How Many Tulla Resources Plc (ASX:TUL) Shares Do Institutions Own?

·4 min read

If you want to know who really controls Tulla Resources Plc (ASX:TUL), then you'll have to look at the makeup of its share registry. Institutions will often hold stock in bigger companies, and we expect to see insiders owning a noticeable percentage of the smaller ones. Companies that have been privatized tend to have low insider ownership.

Tulla Resources is not a large company by global standards. It has a market capitalization of AU$148m, which means it wouldn't have the attention of many institutional investors. In the chart below, we can see that institutions own shares in the company. Let's delve deeper into each type of owner, to discover more about Tulla Resources.

Check out our latest analysis for Tulla Resources

ownership-breakdown
ownership-breakdown

What Does The Institutional Ownership Tell Us About Tulla Resources?

Institutions typically measure themselves against a benchmark when reporting to their own investors, so they often become more enthusiastic about a stock once it's included in a major index. We would expect most companies to have some institutions on the register, especially if they are growing.

Tulla Resources already has institutions on the share registry. Indeed, they own a respectable stake in the company. This can indicate that the company has a certain degree of credibility in the investment community. However, it is best to be wary of relying on the supposed validation that comes with institutional investors. They too, get it wrong sometimes. When multiple institutions own a stock, there's always a risk that they are in a 'crowded trade'. When such a trade goes wrong, multiple parties may compete to sell stock fast. This risk is higher in a company without a history of growth. You can see Tulla Resources' historic earnings and revenue below, but keep in mind there's always more to the story.

earnings-and-revenue-growth
earnings-and-revenue-growth

Tulla Resources is not owned by hedge funds. Our data shows that Tulla Resources Group Pty Limited is the largest shareholder with 64% of shares outstanding. This implies that they have majority interest control of the future of the company. In comparison, the second and third largest shareholders hold about 5.0% and 1.4% of the stock. Kevin Maloney, who is the third-largest shareholder, also happens to hold the title of Chairman of the Board.

Researching institutional ownership is a good way to gauge and filter a stock's expected performance. The same can be achieved by studying analyst sentiments. There is some analyst coverage of the stock, but it could still become more well known, with time.

Insider Ownership Of Tulla Resources

The definition of company insiders can be subjective and does vary between jurisdictions. Our data reflects individual insiders, capturing board members at the very least. Management ultimately answers to the board. However, it is not uncommon for managers to be executive board members, especially if they are a founder or the CEO.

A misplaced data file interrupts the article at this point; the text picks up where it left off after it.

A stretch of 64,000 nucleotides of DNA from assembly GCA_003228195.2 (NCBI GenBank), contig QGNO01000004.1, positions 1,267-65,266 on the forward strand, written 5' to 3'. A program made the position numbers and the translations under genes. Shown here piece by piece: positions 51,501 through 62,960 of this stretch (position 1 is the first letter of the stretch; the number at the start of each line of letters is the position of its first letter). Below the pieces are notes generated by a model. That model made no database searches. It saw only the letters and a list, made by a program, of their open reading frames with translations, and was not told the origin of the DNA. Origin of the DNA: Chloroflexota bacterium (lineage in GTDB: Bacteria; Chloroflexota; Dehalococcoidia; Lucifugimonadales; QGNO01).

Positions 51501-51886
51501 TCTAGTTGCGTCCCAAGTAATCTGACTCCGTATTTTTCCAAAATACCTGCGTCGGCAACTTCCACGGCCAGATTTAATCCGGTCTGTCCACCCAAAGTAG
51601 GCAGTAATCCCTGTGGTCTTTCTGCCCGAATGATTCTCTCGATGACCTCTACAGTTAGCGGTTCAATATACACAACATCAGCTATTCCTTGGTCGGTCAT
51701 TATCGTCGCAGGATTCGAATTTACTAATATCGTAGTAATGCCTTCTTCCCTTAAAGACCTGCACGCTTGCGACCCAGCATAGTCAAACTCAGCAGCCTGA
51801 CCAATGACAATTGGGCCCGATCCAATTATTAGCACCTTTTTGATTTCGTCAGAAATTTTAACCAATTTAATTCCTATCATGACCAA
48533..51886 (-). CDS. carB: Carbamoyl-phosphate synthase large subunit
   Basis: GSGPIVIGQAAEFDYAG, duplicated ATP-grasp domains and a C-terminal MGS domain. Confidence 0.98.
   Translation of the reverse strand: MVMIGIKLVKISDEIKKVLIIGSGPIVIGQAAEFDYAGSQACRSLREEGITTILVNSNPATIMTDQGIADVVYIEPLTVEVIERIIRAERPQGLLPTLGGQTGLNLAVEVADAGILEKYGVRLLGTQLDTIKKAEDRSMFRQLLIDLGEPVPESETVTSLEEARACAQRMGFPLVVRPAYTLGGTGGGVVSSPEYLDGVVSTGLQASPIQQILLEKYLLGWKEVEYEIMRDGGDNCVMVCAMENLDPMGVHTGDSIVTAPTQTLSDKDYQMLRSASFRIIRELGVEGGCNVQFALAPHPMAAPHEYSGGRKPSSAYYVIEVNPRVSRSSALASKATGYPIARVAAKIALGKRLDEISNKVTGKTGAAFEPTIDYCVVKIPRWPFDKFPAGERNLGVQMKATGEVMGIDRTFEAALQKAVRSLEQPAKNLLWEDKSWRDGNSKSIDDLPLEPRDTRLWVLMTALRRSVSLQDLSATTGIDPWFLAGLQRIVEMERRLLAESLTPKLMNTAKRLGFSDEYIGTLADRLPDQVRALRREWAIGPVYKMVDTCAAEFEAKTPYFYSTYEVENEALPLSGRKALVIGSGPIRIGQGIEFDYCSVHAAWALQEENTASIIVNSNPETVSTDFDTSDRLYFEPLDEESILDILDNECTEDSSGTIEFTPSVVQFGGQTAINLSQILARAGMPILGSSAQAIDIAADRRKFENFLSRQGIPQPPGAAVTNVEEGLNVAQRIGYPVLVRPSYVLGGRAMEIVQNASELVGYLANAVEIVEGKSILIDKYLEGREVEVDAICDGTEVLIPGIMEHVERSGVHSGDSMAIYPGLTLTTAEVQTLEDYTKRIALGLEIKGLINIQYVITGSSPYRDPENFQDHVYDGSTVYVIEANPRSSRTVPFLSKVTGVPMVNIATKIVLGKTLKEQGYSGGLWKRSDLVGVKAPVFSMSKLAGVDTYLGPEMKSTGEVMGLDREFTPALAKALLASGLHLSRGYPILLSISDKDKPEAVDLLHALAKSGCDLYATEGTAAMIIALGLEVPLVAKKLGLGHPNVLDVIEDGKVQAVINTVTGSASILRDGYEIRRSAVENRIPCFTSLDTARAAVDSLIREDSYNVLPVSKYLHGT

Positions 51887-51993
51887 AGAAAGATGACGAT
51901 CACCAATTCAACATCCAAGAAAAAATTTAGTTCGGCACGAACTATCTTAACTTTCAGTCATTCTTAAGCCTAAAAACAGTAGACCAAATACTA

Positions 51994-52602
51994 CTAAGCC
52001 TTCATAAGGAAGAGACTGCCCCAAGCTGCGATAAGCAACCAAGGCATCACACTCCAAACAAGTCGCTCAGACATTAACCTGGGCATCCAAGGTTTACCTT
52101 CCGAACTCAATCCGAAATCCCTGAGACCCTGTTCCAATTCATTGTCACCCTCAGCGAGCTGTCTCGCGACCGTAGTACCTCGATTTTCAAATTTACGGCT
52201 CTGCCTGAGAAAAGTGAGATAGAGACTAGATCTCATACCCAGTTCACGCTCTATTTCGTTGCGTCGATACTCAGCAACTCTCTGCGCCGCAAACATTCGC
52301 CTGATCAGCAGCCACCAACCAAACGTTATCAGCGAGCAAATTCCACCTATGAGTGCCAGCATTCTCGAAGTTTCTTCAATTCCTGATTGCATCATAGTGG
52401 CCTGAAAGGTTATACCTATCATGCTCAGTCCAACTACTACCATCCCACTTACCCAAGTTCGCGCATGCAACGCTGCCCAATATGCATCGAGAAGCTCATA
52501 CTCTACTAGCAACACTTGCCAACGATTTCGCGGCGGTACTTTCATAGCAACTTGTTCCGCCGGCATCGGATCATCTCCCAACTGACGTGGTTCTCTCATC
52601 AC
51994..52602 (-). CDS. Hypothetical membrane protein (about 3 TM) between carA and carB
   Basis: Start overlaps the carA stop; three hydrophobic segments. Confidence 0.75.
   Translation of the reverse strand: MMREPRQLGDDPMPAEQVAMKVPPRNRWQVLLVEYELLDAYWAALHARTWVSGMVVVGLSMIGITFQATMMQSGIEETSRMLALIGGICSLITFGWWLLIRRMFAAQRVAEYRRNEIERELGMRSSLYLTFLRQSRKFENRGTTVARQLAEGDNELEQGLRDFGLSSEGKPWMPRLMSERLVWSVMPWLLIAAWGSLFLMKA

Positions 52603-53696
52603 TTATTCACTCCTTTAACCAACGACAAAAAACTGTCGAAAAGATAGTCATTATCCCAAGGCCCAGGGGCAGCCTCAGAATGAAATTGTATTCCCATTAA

Insider ownership is positive when it signals leadership are thinking like the true owners of the company. However, high insider ownership can also give immense power to a small group within the company. This can be negative in some circumstances.

Shareholders would probably be interested to learn that insiders own shares in Tulla Resources Plc. It has a market capitalization of just AU$148m, and insiders have AU$4.9m worth of shares, in their own names. It is good to see some investment by insiders, but we usually like to see higher insider holdings. It might be worth checking if those insiders have been buying.

General Public Ownership

The general public, who are usually individual investors, hold a 25% stake in Tulla Resources. This size of ownership, while considerable, may not be enough to change company policy if the decision is not in sync with other large shareholders.

Private Equity Ownership

With a stake of 64%, private equity firms could influence the Tulla Resources board. Sometimes we see private equity stick around for the long term, but generally speaking they have a shorter investment horizon and -- as the name suggests -- don't invest in public companies much. After some time they may look to sell and redeploy capital elsewhere.

Next Steps:

I find it very interesting to look at who exactly owns a company. But to truly gain insight, we need to consider other information, too. To that end, you should be aware of the 1 warning sign we've spotted with Tulla Resources .

If you are like me, you may want to think about whether this company will grow or shrink. Luckily, you can check this free report showing analyst forecasts for its future.

NB: Figures in this article are calculated using data from the last twelve months, which refer to the 12-month period ending on the last date of the month the financial statement is dated. This may not be consistent with full year annual report figures.

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This article by Simply Wall St is general in nature. We provide commentary based on historical data and analyst forecasts only using an unbiased methodology and our articles are not intended to be financial advice. It does not constitute a recommendation to buy or sell any stock, and does not take account of your objectives, or your financial situation. We aim to bring you long-term focused analysis driven by fundamental data. Note that our analysis may not factor in the latest price-sensitive company announcements or qualitative material. Simply Wall St has no position in any stocks mentioned.

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